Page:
Same Emotion, Less Flags

The University of Miami football team had reason to celebrate after producing the largest come-from-behind home victory ever at the Orange Bowl against Florida last Saturday. But while he doesn't have a problem with players displaying an overabundance of emotion on the field, UM coach Larry Coker has warned the Hurricanes about being smart in the process.

Despite the Hurricanes' 28 unanswered second half points to get past the Gators, Miami was penalized 16 times for 134 yards, including three times for unsportsmanlike penalties. As it turned out, none of the overzealous infractions cost the Hurricanes the win but Coker wants to alleviate the situation before it becomes a serious problem.

"We talked about it in our Sunday meetings. We just can't do that. Those are violations. They are penalties. The referees are going to call that," said Coker as the No. 2 Hurricanes (2-0) make final preparations to host East Carolina (0-2) Saturday night at 7 p.m. (ESPN 2). "One of the things the officials don't want is for the emotion to get out of hand."

The Hurricanes were called for excessive celebrations, costing the team 30 yards, after two of their five touchdowns, one coming 13 seconds into the game. Coker said that while the officials – from the SEC in this case - did their jobs in controlling such a ‘high energy' situation in a game that involved heated rivals in the Hurricanes and Gators. But Coker added that the officials might have been a little too quick – or not quick enough - with the flags in some cases.

Freshman Devin Hester was penalized for upsportsmanlike conduct after returning the opening kickoff 97 yards for a touchdown. With the OB crowd roaring its approval, Hester started unstrapping his helmet at the Florida three-yard-line before reaching the end zone. Once he reached the end zone Hester took off his helmet off and stared into the crowd.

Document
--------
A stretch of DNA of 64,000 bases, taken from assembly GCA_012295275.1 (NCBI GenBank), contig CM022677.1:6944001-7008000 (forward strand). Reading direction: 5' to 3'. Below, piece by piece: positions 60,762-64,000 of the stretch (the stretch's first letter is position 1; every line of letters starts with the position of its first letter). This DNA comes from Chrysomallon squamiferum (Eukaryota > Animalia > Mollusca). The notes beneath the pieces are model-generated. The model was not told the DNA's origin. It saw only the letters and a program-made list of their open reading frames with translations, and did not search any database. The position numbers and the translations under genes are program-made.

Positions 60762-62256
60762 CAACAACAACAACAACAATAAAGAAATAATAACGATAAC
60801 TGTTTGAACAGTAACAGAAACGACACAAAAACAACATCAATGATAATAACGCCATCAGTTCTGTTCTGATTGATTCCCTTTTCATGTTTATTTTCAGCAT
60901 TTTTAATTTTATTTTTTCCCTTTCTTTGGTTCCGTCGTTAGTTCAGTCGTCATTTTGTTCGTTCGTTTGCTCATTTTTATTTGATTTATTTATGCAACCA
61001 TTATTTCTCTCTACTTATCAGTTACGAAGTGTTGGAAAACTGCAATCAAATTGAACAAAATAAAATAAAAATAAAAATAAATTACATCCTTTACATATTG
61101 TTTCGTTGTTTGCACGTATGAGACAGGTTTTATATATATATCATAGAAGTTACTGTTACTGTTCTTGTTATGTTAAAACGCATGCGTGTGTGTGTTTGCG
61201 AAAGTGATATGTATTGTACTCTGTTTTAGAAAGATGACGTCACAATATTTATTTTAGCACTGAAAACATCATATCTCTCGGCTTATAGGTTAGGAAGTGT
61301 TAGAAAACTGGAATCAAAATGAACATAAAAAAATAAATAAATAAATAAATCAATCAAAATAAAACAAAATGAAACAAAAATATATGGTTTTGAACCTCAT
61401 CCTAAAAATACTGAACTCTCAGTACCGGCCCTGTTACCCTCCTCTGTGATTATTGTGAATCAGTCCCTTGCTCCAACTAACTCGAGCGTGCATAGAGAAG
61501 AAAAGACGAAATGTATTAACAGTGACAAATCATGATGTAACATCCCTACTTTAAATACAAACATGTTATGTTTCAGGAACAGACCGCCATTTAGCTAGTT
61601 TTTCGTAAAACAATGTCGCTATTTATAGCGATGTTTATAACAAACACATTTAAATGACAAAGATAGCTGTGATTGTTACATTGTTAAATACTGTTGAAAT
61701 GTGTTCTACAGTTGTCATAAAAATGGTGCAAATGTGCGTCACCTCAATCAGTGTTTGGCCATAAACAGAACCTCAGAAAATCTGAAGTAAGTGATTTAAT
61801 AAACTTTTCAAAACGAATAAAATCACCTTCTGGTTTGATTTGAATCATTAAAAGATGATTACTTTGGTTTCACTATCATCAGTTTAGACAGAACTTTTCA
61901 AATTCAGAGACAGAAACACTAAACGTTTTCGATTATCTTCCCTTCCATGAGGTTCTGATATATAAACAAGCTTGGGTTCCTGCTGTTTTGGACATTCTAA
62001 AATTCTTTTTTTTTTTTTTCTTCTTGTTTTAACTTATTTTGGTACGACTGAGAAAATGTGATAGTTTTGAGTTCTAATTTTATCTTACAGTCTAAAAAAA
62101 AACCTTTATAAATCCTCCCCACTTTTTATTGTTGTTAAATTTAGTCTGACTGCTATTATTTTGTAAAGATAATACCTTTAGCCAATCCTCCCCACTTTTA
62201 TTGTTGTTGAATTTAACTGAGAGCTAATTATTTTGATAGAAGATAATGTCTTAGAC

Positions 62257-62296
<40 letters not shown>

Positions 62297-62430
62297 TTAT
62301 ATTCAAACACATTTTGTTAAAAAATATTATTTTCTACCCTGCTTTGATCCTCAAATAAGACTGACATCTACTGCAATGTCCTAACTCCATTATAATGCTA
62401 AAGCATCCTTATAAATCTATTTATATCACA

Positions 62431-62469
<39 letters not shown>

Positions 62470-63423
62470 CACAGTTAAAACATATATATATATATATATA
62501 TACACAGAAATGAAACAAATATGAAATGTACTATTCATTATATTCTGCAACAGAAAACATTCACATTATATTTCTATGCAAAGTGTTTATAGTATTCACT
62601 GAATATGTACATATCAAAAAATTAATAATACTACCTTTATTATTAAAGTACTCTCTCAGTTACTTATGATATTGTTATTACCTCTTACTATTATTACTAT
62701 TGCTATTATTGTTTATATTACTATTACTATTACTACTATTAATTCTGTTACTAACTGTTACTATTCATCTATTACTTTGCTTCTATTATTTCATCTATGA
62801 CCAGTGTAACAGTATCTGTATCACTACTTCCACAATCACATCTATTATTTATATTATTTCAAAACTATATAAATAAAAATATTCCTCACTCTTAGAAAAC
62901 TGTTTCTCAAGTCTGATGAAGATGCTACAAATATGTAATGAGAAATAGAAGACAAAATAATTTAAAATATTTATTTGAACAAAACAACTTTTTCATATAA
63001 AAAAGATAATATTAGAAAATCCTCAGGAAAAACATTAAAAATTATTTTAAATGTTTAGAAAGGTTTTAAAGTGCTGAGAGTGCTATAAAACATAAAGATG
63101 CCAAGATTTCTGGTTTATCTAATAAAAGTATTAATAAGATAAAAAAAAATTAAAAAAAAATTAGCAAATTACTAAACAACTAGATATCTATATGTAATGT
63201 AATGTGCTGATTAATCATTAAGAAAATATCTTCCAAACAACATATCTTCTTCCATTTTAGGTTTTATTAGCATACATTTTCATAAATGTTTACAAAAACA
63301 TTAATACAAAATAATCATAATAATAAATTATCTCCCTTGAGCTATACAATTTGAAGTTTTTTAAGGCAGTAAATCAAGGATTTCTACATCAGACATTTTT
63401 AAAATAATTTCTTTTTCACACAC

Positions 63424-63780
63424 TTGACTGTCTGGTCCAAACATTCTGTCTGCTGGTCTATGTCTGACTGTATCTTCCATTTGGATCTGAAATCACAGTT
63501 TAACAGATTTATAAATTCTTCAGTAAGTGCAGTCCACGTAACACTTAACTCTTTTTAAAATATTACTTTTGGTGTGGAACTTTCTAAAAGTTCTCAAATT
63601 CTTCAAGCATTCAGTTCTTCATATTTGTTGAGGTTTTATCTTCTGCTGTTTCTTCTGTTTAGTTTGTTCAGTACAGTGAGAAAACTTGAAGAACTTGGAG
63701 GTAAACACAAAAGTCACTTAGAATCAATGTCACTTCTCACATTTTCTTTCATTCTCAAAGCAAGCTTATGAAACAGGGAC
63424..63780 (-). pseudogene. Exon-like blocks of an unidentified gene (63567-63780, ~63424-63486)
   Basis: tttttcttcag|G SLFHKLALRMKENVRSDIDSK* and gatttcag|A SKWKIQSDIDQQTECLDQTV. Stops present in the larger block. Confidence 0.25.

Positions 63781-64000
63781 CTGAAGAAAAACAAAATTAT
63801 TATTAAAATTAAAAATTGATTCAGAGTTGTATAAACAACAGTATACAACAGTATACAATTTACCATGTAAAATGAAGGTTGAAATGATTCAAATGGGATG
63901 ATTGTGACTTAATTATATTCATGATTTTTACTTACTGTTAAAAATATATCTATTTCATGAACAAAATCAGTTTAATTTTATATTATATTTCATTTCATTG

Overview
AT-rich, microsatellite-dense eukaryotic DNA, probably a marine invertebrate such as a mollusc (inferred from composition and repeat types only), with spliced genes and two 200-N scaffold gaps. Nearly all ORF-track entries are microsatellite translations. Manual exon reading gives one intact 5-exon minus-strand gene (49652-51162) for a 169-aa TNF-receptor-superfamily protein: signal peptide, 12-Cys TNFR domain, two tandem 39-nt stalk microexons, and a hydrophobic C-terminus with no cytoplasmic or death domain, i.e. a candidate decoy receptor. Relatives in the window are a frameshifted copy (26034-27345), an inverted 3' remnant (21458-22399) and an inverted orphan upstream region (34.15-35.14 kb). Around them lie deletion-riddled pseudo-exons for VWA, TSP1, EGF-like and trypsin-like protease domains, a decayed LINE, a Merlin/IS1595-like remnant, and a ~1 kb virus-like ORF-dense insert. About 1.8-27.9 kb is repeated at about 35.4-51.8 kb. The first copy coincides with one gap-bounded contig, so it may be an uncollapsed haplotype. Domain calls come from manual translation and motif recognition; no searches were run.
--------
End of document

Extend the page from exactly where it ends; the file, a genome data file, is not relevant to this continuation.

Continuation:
"I just think that it was a situation where he got caught up in the moment," said UM senior receiver Kevin Beard. "It was the start of the game and everybody was charged up. You can't get on the kid too much for that."

UM red-shirt freshman receiver Ryan Moore was penalized for taking a bow in the left corner of the end zone after scoring on a six-yard pass from quarterback Brock Berlin that shaved the Hurricanes deficit to 33-32 with 11:08 remaining in the fourth quarter. Although Coker knew that Moore's actions would cost the Hurricanes he did not think it should have been called.

"I knew the bow with Ryan was going to be called," said Coker. "I don't think it should have been called because he didn't take his helmet off or anything. It's obvious that the officials are going to call it. "

"Well, if you go by the letter of the law he should have been penalized and he was. But if I was an official why would I call that a penalty? He bowed to the crowd. Its not like it was directed to the other team."

Said Moore: "It wasn't planned or anything but you won't see in again. No more."

But even if the officials are not going to show any leniency on excessive celebration calls Coker would like to see some balance on both sides of the spectrum.

While showing no hesitation to penalize Moore, the officials did not flag Florida for what Coker thought was a little too much partying after a defensive score in the second quarter. That's when UF defensive back Keiwan Ratliff, along with several teammates, high-stepped into the end zone after returning a loose fumble. A couple of the players also taunted Berlin as he walked off the field.

"You had Florida guys high-stepping into the end zone and taunting Brock. That should have been a penalty in my view," said Coker. "I think you're going to always get some calls, and some you don't agree with."

Miami starting center Joel Rodriguez enjoyed the zest that his teammates showed during the Florida game.

"This is an emotional game. If you go through the motions bad things are going to happen," said Rodriguez. "And like all you guys saw, something bad almost happened."

Coker knows that no matter what he says it's always hard for players to refrain from showing their emotions, especially the young ones who are experiencing such moments for the very time at the collegiate level. In fact Coker would like for the team to bring out the same kind of emotion they showed during the second half rally against Florida.

But Coker maintains the Hurricanes have to smart in doing so.

"There's nothing wrong with playing with emotion," Coker said. "We just have to be smart about it."

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